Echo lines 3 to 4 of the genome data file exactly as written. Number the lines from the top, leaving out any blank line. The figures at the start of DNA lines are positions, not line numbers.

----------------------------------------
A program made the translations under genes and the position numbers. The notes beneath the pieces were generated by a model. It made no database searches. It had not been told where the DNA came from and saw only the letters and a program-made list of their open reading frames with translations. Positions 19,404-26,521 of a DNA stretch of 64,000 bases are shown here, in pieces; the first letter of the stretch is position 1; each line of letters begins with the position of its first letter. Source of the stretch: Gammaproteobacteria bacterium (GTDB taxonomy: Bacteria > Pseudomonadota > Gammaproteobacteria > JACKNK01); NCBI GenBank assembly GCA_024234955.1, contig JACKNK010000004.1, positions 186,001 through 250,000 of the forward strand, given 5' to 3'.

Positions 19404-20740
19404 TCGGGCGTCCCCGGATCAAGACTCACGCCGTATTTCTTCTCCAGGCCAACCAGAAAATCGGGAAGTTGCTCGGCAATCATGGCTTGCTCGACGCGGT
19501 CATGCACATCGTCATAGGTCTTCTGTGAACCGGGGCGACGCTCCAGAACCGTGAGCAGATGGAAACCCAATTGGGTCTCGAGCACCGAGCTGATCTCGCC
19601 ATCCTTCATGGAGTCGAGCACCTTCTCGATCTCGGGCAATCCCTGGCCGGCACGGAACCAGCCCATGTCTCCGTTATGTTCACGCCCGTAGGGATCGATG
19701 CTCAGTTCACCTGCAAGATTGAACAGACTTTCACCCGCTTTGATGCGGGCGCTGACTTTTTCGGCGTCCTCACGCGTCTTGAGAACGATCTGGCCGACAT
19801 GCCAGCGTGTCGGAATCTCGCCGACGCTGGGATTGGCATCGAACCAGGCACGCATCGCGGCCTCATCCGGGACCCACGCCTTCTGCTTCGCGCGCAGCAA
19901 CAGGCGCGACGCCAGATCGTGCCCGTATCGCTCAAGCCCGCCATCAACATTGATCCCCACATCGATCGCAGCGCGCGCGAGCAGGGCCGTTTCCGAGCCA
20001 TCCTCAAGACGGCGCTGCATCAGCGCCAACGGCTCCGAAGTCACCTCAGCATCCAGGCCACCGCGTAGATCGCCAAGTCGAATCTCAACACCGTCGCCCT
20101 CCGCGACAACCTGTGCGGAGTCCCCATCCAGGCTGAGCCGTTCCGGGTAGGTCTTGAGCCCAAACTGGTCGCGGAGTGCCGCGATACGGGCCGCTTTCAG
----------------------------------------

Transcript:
19404 TCGGGCGTCCCCGGATCAAGACTCACGCCGTATTTCTTCTCCAGGCCAACCAGAAAATCGGGAAGTTGCTCGGCAATCATGGCTTGCTCGACGCGGT
19501 CATGCACATCGTCATAGGTCTTCTGTGAACCGGGGCGACGCTCCAGAACCGTGAGCAGATGGAAACCCAATTGGGTCTCGAGCACCGAGCTGATCTCGCC